Hey, guys. Thanks for taking the question. I guess first, clearly, a lot of goodness on the gross margin line. As we kind of think about this longer term, how would you parse out the benefits of kind of more D2C, more e-comm and reduced wholesale versus kind of maybe what's more transient and just kind of lower markdowns? And then just as a quick housekeeping, I noticed you guys did an $11 million sale of an unconsolidated entity. Any color on what that was? Thank you.

Thomas C. Chubb -- Chairman, Chief Executive Officer and President

So first of all, on the gross margin. I'll let Scott add to this. But I think the gross margin, a lot of what we gained believe is sustainable there. There will be some pressure, as you point out going forward from probably more promotion in the marketplace, than there was -- there has been really this year, but our pick up in gross margin wasn't just about reduced promotional activity, it was also about the mix shift toward direct-to-consumer, which you identified. But in addition, it's really better IMUs, which is the result of work that we've done on pricing, and the cost of goods from the factory over the last couple of years, and I think we're really seeing the benefits of that. And then, the other thing that I would point out is that we -- while we have those positives that helped our gross margin, we did incur a lot of additional freight costs during the quarter, and we will probably for the balance of the year. Eventually that will fade away. I'm not saying it's going to happen during the remainder of this year, but I don't believe those freight increases are all permanent, and at some point those will alleviate, and will stop bearing that pressure, that we actually had on gross margin during the quarter.

And then on the call out that we had in the press release about the $11 million gain on the sale of our minority interest, in an unconsolidated entity, that's part of our emerging business units effort that we've talked about a bit, where over the last four or five years, we've been making small investments, typically in the neighborhood of 10% in small, but growing apparel brands. We've been partnering with those people and trying to learn from them and they learn from us. We helped them a bit in their development, and then a couple of those have turned into acquisitions for us, where we've taken full control like we did with Beaufort Bonnet. And then in some cases, we expect this to happen and that's what happened with the one that we called out, is that we conclude that we're not the right long-term home for them. But nonetheless, they are ready to consummate a bigger control type transaction, and as part of that, we would sell our interest.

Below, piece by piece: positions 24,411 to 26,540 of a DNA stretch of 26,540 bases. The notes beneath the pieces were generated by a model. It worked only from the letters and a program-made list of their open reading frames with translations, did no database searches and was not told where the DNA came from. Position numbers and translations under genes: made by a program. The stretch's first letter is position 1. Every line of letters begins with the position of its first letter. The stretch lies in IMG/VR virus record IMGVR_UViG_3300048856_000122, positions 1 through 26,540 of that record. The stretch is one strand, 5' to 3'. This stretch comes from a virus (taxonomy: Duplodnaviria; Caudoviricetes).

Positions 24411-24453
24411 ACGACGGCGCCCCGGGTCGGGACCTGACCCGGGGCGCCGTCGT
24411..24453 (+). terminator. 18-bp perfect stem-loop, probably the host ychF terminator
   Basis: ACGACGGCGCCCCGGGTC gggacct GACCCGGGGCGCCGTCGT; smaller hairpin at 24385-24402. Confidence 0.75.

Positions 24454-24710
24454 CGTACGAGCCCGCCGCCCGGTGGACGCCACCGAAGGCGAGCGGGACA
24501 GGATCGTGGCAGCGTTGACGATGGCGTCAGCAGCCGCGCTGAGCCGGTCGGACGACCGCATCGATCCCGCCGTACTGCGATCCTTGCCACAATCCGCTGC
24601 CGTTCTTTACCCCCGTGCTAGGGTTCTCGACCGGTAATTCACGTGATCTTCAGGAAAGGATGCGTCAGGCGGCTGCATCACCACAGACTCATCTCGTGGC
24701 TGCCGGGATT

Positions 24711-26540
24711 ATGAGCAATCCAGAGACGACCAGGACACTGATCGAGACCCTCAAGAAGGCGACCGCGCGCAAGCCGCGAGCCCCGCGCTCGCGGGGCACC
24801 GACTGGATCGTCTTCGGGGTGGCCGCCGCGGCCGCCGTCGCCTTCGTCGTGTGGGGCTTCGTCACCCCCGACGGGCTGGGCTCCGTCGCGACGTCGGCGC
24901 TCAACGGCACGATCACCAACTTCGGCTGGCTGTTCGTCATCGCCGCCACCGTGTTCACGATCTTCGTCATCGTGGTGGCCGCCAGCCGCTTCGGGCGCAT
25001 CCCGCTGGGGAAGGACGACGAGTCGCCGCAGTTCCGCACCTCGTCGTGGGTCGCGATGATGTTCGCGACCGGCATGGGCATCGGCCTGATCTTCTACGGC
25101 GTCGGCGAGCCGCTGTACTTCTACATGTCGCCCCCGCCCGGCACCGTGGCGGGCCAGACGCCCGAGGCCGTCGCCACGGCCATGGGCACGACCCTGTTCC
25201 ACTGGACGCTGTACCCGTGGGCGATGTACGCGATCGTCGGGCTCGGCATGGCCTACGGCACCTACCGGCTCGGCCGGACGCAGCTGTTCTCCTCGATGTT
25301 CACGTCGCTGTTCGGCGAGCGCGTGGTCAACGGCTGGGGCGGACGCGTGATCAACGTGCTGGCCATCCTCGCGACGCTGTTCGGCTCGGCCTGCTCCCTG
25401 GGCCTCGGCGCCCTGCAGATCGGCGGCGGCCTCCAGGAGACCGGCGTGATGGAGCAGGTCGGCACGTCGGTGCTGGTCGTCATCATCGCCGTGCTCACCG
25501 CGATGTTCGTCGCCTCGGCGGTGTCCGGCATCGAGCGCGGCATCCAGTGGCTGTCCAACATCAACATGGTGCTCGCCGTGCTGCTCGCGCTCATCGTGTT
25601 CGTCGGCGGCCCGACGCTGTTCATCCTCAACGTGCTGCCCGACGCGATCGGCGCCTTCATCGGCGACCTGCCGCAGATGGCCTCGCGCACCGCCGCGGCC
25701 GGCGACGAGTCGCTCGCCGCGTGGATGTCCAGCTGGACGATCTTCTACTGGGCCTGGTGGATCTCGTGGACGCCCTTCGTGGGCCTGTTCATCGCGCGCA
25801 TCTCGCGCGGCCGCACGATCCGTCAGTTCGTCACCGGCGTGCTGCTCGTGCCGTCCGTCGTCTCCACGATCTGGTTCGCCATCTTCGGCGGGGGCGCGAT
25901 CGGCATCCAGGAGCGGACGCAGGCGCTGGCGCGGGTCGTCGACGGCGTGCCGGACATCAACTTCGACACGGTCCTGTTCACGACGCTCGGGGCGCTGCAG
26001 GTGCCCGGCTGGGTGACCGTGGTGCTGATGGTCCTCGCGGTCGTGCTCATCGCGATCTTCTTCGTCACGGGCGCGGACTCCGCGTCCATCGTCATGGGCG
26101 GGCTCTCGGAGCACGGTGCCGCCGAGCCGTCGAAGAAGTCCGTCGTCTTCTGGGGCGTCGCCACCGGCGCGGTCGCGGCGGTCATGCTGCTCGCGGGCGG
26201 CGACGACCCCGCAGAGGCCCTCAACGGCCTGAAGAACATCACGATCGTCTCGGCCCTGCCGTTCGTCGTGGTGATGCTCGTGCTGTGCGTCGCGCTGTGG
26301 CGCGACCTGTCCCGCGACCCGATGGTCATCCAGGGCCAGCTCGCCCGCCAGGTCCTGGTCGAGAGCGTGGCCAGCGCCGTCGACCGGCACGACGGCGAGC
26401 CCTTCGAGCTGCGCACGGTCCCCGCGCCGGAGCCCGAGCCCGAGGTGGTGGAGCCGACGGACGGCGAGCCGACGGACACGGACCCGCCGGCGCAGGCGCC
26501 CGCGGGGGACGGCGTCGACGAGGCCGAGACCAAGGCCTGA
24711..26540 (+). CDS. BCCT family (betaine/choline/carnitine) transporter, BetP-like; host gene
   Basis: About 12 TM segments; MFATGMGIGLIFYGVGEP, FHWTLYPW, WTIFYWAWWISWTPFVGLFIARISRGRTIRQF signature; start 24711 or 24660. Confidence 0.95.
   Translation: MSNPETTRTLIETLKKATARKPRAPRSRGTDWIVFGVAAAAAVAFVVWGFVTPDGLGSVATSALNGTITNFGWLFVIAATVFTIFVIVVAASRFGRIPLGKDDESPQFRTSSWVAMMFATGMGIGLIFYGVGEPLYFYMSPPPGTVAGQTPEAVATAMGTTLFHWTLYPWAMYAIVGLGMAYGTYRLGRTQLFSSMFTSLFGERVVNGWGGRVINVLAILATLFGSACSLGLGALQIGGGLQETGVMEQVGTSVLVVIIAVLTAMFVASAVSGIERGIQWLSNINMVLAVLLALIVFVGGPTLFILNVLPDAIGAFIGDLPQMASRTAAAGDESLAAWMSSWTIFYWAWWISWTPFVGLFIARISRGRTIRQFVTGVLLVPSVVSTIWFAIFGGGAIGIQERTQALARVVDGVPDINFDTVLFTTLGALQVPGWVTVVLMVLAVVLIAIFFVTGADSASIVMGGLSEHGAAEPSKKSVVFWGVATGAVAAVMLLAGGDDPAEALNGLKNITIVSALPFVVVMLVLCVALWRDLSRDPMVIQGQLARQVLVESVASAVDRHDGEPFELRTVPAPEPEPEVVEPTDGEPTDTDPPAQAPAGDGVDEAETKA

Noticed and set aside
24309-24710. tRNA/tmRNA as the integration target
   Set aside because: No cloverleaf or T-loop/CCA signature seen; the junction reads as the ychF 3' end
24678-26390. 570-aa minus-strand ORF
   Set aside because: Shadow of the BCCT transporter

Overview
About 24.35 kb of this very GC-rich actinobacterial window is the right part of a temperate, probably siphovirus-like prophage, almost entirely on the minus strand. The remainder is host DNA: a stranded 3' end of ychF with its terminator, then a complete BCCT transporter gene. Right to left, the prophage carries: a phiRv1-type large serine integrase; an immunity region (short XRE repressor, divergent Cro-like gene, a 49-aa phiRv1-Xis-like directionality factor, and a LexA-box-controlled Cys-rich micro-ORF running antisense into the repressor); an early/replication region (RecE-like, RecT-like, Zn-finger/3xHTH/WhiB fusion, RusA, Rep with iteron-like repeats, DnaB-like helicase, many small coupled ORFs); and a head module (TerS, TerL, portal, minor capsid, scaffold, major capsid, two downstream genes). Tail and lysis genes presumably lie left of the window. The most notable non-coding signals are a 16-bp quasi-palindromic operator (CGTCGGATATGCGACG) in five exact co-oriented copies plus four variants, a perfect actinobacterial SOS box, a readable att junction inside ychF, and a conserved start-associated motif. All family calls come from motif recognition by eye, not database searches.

So out of the, I think six may be investments that we've made so far, we have actually sold two of those, I believe, is the count, including the one that we called out in the press release. So I think in the future, certainly not something we'd expect to see every quarter, and maybe not even every year. But from time-to-time, we will sell some of those interests, and then some of them will go the other way, and we will go from minority interest to a controlled transaction.

And with all that said, I'll leave it to Scott, to clean up everything -- anything on the gross margin.

K. Scott Grassmyer -- Executive Vice President and Chief Financial Officer

Yeah, I'll give you a little more comment on the gross margin. Kind of the promo discount -- the lower promos and discounts, so it was a little shy of 300 basis points of margin. Our sales mix change was a little bit shy of 200 basis points, IMU was a little shy -- right around almost 100 basis points. But then the freight was a little over 100 basis points going the other way. So that kind of bridges the margin. And I think the promos -- while -- when you have that bigger drop there, we were probably missing some sales, because the inventory levels are so low. So I think there was some top line opportunity that we couldn't fulfill, because our inventories were so lean. So even if that number comes down a little bit in the future, I think we have some top line opportunity to be better inventoried.

Thomas C. Chubb -- Chairman, Chief Executive Officer and President

And I think from a big picture perspective Ed, our model is really working, and a lot of what we saw in the second quarter, there are no doubt favorable market conditions out there, and that did help, and we're not going to take full credit for all of that. But I think an awful lot of what we saw in the quarter, is directly attributable to initiatives that we've been working on for years, that are really paying off for us, and there are things that -- particularly during the COVID year last year, we just never took our eye off the ball. We did what we had to do to get through the year. But we also kept focused on those bigger term, long-term objectives, and I think that's a lot of what you're seeing in the results, and a lot of that will stick with us going forward.